Students accepted into the program will spend up to 10 intensive weeks (normally early-June to mid-August) working under the guidance of a CCOM faculty member. They will conduct research related to acoustics, bathymetric mapping, habitat mapping, lidar, marine geology and geophysics, optical imaging, sonar signal processing or data visualization. Research activities may include laboratory experiments, field work, a research cruise, data analysis, model development or instrument development. The research conducted by all fellows will be presented to CCOM at the end of the summer and summarized in a written report. Students who are awarded a fellowship will receive a stipend, on-campus room and board and travel assistance.

How to Apply

Students should submit the following:
  • a current transcript indicating their GPA
  • a list of courses in which they are currently enrolled
  • two letters of recommendation from faculty at their home institution
  • a short essay (one to two pages) outlining their research interests and reasons for applying for the SURF

  • Submissions should be in PDF format and sent to Applications must be received by March 1. Applicants will be informed of the selection committee’s decision by April 1. For more information about CCOM-SURF, visit

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    Wake Forest Argumentation Conference Undergraduate Research Workshop
    We invite paper submissions and extended abstracts for an undergraduate research workshop, led by Gordon Mitchell, Sean O'Rourke and Jane Greer, to be held in conjunction with the Wake Forest Argumentation Conference (11-13 April at Wake Forest University in Winston-Salem, N.C.). This workshop will bring together undergraduate students and faculty mentors to promote undergraduate research efforts. The workshop includes a pre-conference session exploring the importance of undergraduate argumentation research, cultivating mutually beneficial research, writing, editing and revising activities, identifying publication outlets and navigating the editorial process. Throughout the conference, undergraduate students and their mentors will meet with the workshop leaders to reflect on conference panels and revise their paper submissions. The workshop sessions will not be scheduled against the Argumentation Conference panel presentations, enabling the student/mentor teams to participate fully in the rest of the conference.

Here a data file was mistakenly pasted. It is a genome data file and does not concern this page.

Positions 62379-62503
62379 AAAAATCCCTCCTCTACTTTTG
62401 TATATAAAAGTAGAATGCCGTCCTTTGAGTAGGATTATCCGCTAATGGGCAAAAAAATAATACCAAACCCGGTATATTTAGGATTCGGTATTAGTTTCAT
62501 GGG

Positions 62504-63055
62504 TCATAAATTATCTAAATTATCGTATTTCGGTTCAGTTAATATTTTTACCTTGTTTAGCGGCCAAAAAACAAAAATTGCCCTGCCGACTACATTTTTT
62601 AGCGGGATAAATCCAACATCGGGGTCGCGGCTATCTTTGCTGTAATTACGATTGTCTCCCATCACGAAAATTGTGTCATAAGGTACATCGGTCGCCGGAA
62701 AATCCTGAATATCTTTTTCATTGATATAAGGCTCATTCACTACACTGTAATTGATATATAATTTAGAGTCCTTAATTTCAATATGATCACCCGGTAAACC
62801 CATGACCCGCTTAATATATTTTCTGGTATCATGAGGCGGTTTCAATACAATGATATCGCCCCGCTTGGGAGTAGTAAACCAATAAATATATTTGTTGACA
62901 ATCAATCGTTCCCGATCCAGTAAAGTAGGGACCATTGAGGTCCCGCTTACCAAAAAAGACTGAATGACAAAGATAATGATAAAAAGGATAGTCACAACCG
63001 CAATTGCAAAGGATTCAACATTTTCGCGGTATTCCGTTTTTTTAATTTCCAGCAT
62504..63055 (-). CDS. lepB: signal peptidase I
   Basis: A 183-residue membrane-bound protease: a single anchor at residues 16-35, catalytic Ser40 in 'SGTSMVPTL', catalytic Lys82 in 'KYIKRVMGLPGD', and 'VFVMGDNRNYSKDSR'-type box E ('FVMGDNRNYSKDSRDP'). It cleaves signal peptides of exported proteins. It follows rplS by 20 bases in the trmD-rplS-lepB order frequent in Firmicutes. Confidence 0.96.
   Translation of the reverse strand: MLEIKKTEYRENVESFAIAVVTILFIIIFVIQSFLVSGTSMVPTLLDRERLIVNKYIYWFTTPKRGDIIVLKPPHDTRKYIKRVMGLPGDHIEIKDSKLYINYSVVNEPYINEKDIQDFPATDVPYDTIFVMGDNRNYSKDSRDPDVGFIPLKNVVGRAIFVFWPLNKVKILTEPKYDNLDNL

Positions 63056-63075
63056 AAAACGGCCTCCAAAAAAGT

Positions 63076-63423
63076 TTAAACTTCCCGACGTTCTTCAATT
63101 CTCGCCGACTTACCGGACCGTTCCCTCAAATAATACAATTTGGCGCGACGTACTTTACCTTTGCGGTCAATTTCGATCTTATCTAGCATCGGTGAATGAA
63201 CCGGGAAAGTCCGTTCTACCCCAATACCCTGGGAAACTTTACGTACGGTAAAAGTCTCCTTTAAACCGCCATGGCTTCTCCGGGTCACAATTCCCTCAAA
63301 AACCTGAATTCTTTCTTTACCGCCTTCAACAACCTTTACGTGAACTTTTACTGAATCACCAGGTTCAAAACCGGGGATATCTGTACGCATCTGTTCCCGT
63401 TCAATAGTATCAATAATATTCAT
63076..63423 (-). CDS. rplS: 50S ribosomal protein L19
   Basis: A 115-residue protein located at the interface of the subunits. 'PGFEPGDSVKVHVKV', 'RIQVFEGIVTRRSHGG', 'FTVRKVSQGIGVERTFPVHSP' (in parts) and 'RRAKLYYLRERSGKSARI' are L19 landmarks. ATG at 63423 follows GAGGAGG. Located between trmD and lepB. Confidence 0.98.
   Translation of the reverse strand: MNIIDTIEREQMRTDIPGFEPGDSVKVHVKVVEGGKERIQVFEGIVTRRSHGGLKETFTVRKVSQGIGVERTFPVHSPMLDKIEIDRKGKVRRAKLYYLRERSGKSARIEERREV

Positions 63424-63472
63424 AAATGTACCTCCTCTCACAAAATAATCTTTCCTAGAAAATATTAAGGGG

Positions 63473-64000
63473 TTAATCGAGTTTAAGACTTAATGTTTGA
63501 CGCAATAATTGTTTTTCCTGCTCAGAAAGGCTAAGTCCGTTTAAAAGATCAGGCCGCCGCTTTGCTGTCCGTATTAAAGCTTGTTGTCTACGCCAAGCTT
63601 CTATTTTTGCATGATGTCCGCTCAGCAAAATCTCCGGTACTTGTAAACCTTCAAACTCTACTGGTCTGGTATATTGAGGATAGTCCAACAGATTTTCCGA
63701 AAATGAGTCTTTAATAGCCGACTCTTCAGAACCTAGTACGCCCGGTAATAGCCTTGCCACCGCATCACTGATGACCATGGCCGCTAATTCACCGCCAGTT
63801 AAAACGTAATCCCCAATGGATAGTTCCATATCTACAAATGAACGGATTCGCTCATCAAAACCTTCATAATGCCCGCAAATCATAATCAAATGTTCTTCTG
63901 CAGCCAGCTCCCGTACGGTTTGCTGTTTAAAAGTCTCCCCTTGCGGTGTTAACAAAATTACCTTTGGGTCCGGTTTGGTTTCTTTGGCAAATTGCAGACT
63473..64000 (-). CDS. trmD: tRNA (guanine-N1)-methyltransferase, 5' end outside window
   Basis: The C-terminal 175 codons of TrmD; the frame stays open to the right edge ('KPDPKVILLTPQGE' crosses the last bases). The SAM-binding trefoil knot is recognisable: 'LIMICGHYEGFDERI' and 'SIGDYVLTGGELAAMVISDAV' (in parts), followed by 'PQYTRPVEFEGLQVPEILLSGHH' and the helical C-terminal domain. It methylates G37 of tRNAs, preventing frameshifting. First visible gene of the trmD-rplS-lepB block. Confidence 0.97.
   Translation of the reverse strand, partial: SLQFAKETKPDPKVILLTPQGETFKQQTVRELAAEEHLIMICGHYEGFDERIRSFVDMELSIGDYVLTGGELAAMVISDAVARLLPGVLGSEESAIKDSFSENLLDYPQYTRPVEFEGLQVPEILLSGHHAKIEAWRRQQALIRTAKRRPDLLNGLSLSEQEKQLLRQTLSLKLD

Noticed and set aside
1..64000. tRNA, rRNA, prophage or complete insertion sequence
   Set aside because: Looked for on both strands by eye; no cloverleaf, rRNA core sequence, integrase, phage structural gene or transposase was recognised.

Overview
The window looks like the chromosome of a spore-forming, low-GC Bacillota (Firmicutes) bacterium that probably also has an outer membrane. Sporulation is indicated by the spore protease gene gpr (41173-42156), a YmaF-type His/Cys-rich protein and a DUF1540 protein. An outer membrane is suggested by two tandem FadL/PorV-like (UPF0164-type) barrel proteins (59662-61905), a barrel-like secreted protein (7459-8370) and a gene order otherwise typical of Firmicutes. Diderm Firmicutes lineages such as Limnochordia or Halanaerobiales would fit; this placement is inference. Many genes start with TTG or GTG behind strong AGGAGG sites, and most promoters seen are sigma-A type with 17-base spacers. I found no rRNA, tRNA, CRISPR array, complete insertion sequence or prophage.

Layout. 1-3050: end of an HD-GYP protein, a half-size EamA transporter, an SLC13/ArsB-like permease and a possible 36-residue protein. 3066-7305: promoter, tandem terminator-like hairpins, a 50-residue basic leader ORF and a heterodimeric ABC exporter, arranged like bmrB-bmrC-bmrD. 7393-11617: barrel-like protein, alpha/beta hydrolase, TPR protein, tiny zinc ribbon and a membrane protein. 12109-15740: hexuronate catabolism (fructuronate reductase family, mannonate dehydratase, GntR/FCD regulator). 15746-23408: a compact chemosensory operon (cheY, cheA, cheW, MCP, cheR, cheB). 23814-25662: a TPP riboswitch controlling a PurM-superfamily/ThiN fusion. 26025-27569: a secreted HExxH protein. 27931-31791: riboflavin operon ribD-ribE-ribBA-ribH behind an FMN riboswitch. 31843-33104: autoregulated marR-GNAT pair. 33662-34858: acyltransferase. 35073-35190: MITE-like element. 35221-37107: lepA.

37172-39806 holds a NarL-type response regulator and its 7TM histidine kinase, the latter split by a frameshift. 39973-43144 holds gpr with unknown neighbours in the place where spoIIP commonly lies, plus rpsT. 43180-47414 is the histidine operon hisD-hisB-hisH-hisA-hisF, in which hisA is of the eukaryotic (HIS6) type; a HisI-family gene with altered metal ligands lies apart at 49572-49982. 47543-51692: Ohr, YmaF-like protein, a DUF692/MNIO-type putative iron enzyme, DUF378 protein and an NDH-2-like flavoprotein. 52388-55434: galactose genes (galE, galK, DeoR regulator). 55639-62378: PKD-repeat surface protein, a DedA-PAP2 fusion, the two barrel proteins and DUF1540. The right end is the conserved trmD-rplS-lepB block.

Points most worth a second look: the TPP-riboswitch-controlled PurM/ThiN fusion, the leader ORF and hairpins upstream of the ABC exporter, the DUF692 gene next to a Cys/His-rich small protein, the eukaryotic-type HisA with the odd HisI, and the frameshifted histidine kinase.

Submissions should identify institutional support that enables both student(s) and mentor to attend the seminar. In the event that is not possible prior to the submission deadline, the conference planners will assist selected student/mentor teams in soliciting travel funds from their home institutions. Institutional funding support is not a prerequisite for attending the workshop. Paper submissions must not exceed 25 pages and must include a separate cover page with the author's/s' affiliation, title and complete contact information for the student, the faculty mentor and the relevant administrator who promotes and supports undergraduate research. Undergraduate/mentor teams can submit a work-in-progress as an extended abstract of no more than 750 words. Extended abstracts must include a separate cover page with the author's/s' affiliation, title and complete contact information for the student, the faculty mentor, and the relevant administrator who promotes and supports undergraduate research. No information identifying the author(s) should appear on the paper. We encourage undergraduates interested in rhetoric, argumentation and communication — and their mentors — to apply for the workshop. A single faculty mentor may be part of more than one undergraduate submission.

    Review of submissions will begin on Feb. 15 and continue until the workshop is filled. Please contact Ron Von Burg ( with any questions regarding the Undergraduate Research Workshop.

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    Science teaching goes viral: Alternative course increases undergraduate retention
    An alternative approach to the traditional introductory laboratory course at the undergraduate level significantly increases student retention rates, according to research published in mBio, the online open-access journal of the American Society for Microbiology.
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    Undergraduates present research at Capitol
    Charleston Daily Mail
    In last winter's Superstorm Sandy, when some three feet of snow was dumped on parts of West Virginia, more than half of the state's forest population was damaged. That's according to Dara Erazo and Ty Heimerl, two undergraduate students at WVU who presented their research at the Capitol for undergraduate research day.